Malvertising insight: The high growth on permission-camera attacks could be related to the fact that more and more modern phones have face recognition capabilities, giving the owner of the device access to apps and physical places. It is important to steer clear from this violation, since it could grant cybercriminals access to banking or health apps and other software containing sensitive information, heavily impairing the end user’s welfare and privacy.
In third place in Q1 we see Pop ups. Some ad networks serve Pop ups as ad formats, however many publisher sites prefer not to show them, or show a limited number of these ads, because Google penalizes websites for showing this ad format, and it is considered annoying to the end user. So this threat could very easily end up in a publisher website being blocked by Google, heavily impacting their revenues and traffic growth.
Malvertising insight: Some malvertisers inject auto-pop ads into the ad supply chain, which are non-compliant ads that automatically trigger pops (both pop-ups and tabunders) without user interaction. This is very annoying to the end users since it impacts their user journey, and it could also be dangerous depending on the content contained by the pop.
In fourth place we have Scareware, which is one of the most frightening ad security violations. Scareware ads claim that an end user has a virus and is in need of antivirus software. However ironically the downloaded software actually contains a virus that could harm their devices, cause costly repairs or, even worse, lead to identity theft. Scammers often use the names of well-known companies that specialize in computer software to gain your trust. The pop-up advertisements aim to mimic genuine warning alerts generated by computer security software.
Malvertising insight: If scareware wasn’t bad enough in itself, some hackers use scareware in order to spread ransomware! Which is a type of malware that holds devices or files hostage and demands a ransom, convincing the end user to download fake antivirus software in order to recover their device or files that have been taken as hostages!
In fifth place we have Auto Downloads, which refer to the automatic download of files without the end user's consent or knowledge. These can hide within malicious landings, compromised websites, or deceptive pop ads. These Auto Downloads can infect the end user’s device with malware, adware, spyware, ransomware, or other malicious payloads, compromising their security and privacy.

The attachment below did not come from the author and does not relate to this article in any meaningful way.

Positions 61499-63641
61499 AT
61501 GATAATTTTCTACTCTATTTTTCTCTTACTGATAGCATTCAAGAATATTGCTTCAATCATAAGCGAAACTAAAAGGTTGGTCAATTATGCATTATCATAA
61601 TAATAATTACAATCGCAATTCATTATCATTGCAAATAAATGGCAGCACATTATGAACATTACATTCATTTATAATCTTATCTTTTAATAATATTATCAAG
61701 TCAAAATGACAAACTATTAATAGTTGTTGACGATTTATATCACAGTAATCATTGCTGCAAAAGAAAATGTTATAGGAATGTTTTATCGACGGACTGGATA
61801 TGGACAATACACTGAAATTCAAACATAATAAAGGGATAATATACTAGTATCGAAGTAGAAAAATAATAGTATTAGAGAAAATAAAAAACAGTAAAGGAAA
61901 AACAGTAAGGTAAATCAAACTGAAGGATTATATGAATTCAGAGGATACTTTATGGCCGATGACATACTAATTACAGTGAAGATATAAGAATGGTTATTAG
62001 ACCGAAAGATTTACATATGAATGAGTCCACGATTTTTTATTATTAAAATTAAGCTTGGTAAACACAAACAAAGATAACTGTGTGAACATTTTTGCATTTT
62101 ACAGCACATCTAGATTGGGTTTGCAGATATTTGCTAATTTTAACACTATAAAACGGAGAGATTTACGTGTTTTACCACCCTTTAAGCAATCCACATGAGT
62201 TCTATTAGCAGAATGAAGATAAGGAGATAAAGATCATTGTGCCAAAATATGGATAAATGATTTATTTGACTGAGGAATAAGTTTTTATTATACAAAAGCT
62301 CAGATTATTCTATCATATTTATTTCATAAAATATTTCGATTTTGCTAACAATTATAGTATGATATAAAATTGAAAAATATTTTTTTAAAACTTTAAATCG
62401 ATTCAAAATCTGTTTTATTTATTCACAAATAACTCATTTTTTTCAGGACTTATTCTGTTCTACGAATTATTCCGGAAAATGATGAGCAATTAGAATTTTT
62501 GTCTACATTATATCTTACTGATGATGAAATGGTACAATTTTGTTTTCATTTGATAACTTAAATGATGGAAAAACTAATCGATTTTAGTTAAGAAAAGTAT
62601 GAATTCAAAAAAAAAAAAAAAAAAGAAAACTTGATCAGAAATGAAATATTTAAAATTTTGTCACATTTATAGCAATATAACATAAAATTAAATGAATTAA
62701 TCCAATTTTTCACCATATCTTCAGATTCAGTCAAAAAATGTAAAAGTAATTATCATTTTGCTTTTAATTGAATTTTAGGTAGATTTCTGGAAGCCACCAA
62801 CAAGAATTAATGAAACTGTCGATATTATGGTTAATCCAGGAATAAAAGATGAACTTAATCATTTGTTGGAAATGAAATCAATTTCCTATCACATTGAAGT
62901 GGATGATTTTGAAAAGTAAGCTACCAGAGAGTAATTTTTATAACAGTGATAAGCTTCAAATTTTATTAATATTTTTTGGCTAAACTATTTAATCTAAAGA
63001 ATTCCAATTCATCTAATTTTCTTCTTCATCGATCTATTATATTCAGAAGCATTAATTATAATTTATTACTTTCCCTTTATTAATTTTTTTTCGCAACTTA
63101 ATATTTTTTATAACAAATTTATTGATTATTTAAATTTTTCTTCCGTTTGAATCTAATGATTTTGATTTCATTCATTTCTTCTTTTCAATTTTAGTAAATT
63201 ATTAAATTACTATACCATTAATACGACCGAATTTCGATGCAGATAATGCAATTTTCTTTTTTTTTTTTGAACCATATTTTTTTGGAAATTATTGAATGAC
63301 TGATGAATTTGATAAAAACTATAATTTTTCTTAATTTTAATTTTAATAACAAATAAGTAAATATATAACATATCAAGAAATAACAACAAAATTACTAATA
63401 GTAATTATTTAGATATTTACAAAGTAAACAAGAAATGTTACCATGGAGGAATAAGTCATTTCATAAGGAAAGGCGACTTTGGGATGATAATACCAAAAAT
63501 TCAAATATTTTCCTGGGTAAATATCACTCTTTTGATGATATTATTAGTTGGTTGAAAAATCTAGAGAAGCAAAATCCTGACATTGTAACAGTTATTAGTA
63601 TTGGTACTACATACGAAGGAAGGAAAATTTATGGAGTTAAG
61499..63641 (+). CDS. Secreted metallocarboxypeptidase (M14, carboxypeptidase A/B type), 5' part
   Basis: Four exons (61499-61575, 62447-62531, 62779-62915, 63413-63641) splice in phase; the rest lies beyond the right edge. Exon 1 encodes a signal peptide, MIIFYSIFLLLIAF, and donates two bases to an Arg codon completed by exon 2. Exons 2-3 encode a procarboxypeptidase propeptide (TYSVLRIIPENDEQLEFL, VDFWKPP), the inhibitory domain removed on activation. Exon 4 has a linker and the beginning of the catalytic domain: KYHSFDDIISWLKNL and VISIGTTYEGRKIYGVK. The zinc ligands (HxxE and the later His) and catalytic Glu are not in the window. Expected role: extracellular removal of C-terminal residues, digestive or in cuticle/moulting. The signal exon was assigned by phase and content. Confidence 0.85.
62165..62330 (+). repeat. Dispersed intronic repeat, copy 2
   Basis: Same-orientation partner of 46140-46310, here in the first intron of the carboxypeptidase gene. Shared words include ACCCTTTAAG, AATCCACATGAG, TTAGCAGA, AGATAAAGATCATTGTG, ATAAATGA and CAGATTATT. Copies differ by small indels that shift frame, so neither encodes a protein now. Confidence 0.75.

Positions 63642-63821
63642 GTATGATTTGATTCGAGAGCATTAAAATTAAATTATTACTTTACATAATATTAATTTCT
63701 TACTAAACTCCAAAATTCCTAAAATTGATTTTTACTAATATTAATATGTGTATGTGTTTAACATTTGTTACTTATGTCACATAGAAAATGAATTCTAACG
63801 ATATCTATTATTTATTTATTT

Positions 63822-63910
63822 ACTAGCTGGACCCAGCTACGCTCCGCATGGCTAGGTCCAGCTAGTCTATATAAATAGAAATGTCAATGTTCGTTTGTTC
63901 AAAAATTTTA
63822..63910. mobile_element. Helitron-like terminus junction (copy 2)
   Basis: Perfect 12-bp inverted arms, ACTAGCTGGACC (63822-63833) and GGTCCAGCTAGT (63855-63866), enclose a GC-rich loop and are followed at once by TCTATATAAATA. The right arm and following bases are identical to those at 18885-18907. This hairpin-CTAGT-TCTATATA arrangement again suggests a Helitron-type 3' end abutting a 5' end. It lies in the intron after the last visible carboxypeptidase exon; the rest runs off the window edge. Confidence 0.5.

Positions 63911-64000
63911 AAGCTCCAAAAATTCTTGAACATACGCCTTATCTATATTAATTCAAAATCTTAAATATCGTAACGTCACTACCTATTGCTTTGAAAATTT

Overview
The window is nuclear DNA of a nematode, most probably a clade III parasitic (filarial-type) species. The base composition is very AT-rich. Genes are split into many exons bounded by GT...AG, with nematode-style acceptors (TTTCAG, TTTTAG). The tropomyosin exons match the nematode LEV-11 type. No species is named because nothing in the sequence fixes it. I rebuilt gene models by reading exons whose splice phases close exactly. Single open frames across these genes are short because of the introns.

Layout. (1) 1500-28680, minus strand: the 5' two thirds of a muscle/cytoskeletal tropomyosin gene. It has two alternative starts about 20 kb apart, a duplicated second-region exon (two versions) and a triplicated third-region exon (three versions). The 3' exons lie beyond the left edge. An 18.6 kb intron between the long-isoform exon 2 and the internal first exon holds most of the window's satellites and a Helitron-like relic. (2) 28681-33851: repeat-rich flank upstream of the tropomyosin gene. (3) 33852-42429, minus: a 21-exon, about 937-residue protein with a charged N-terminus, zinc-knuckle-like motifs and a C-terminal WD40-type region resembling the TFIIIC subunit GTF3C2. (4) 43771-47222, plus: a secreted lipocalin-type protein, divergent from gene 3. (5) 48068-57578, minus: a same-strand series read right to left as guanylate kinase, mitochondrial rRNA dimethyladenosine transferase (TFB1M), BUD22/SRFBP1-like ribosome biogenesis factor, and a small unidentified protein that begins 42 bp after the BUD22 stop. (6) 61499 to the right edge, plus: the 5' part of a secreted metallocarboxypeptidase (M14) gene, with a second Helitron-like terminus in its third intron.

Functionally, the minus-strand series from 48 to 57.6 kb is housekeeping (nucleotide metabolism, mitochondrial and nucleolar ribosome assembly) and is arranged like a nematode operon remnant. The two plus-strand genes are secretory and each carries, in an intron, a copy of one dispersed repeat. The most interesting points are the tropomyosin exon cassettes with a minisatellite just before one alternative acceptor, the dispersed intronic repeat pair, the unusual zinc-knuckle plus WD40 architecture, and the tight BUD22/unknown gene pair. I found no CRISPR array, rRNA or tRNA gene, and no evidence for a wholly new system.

Malvertising insight: According to the various recent statistics that we pulled out for the AdSecure violations report Q2 2023, Android has more vulnerabilities than iOs. These vulnerabilities can also be easier to exploit! For instance, malicious APK (Android Package Kit) files. While APK files are essential for installing legitimate applications, they can also be manipulated by cybercriminals to distribute malicious software. Malicious APK files can be disguised as popular apps, games, or utilities, tempting end users to install them. Once installed, these files can gain unauthorized access to sensitive data, take control of devices, or cause other harmful actions. This is an important violation to take into account when thinking how to protect your online business against cyber criminals, especially considering the rise on IAB Standards violations April to June 2023.
40% detections in the top 10 ranking were User Experience violations in Q2 2023
Continuing on with cybercriminal trends April to June 2023, lets look into User Experience Violations in Q2 2023, which disrupt the end user’s browsing experience with annoying or malicious activity and content within advertiser campaigns. Here are the top 5 inside the category:
43.1% were landing-page-error. The first violations within the User Experience detections in q2 2023 is Landing Page Error. This detection shows an alert to the end user claiming that a broken link (404 Error, 5xx, timeouts, etc.) has been found. These broken links can make the end user feel unsafe and discourage them from clicking more ads or even abandon the website altogether, which can impact the site’s reputation. Additionally, this results in advertisers paying for campaign impressions, but because of the broken flow from ad to landing page, their offers will not convert!
25.8% were back-button-hijack. A hidden script allows bad actors to access and manipulate the end user's device browser history. Usually it consists of inserting one or several pages in the browser history, which would prevent the end user from going back to the previous page he was coming from. This makes them feel unsafe, also damaging the reputation of the website where this detection has been found.
9.7% were permission-notification. This violation requests permission to send notifications to the end user to access their device’s camera, microphone, geolocation, clipboard, etc. Permission requests are fairly common, when an end user downloads an app, or gives location access, etc. However, they are unsolicited and possibly alarming for an end user that has just clicked on an ad. Besides, cybercriminals use them in the hope that the end user clicks to accept and then the bad actors can access personal files and data from the end user's device, for instance tracking their location for non compliant targeting purposes.